Fin whale (Balaenoptera physalus) distribution modelling in the Nordic Seas & adjacent waters

diandra.duengen [ at ]


Understanding the dynamics of cetacean distribution in ecologically vulnerable regions is essential to interpret the impact of environmental changes on species ecology and ecosystem functioning. Species distribution models (SDMs) are helpful tools linking species occurrences to environmental variables in order to predict a species’ potential distribution. Studies on baleen whale distribution are comparably rare in polar regions, mainly due to financial or logistic constraints and habitat suitability models are scarce. Using SDMs, this master thesis aims at identifying areas of suitable habitats for fin whales (Balaenoptera physalus) in the Nordic Seas during summer. A further aim is to identify important environmental variables that potentially drive the species’ distribution. Opportunistic data were collected during ten RV Polarstern cruises from 2007 to 2018 during summer months (May to September) along with complementary opportunistic data from open source databases. Environmental covariates were chosen based on ecological relevance to the species, comprising both static and dynamic variables. MaxEnt software was used to model fin whale distribution, with presence-only data as a function of carefully chosen environmental covariates. This master thesis is one of the first studies to use SDMs to model suitable habitats of fin whales in the Arctic Ocean and revealed a link of the occurrence of fin whales to specific environmental variables. Most contributing variables were distance to shore and distance to sea ice edge, suggesting both static and dynamic variables to have an impact on habitat suitability in the Arctic Ocean. Four other environmental variables, namely bathymetry, slope, variability of sea surface temperature and mean salinity at 100 m depth were shown to also have an impact. Areas of high suitability were pronounced around the southwestern and -eastern side of Svalbard, as well as on the northern tip of Norway and southern East Greenland. These results generally demonstrate the effective use of SDMs to predict species distribution in highly remote areas, constituting a cost-effective method for targeting future surveys and prioritizing the limited conservation resources. Results can be applied in a variety of purposes, such as designing marine protected areas, guiding seismic surveys and support the further use of opportunistic data in research.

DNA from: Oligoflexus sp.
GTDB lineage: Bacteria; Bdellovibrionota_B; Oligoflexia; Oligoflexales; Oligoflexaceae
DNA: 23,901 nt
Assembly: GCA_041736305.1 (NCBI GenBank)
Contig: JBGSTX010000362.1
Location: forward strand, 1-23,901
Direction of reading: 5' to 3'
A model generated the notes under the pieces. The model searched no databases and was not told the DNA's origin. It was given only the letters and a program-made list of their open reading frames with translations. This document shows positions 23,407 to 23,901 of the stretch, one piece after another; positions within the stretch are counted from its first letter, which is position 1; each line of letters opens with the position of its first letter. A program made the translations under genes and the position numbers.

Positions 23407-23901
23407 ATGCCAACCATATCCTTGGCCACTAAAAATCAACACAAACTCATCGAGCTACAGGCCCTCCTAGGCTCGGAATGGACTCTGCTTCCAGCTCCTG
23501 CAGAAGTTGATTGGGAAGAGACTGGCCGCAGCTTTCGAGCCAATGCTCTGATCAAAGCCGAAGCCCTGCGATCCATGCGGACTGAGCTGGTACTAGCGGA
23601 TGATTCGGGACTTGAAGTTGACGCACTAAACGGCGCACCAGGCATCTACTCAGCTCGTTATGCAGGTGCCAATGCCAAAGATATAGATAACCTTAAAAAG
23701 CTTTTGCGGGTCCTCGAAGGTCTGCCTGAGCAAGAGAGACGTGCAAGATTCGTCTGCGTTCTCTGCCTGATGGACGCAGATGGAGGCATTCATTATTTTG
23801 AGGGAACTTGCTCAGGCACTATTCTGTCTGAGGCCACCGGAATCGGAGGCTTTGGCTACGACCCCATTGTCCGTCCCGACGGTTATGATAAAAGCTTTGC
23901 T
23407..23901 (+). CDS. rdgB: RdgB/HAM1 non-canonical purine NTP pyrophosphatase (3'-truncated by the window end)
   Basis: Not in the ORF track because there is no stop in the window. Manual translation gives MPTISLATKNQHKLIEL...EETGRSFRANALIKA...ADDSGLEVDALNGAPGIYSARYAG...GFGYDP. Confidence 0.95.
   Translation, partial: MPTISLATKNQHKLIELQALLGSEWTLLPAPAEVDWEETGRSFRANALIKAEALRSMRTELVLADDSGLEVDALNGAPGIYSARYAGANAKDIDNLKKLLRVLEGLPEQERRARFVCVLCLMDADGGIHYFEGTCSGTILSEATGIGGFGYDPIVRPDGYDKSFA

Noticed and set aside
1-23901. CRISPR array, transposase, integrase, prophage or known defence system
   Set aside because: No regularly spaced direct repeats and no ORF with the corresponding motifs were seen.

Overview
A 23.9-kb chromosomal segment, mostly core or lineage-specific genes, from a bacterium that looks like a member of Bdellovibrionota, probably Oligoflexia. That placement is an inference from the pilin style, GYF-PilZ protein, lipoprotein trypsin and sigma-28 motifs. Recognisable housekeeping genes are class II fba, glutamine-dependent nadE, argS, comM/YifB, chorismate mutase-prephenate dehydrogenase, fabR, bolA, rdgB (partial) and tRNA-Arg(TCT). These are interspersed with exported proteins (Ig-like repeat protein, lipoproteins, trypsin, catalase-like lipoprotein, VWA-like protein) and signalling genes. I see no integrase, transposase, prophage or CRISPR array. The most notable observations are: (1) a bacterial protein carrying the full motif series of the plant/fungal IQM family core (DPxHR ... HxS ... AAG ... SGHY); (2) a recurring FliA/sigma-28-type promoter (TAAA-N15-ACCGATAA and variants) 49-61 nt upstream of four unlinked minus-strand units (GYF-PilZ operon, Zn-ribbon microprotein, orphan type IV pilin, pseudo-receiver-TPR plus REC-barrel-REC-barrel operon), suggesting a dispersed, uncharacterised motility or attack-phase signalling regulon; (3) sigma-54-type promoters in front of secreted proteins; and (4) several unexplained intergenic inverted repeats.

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Duengen, D. (2019): Fin whale (Balaenoptera physalus) distribution modelling in the Nordic Seas & adjacent waters , Master thesis, Carl von Ossietzky Universität Oldenburg.

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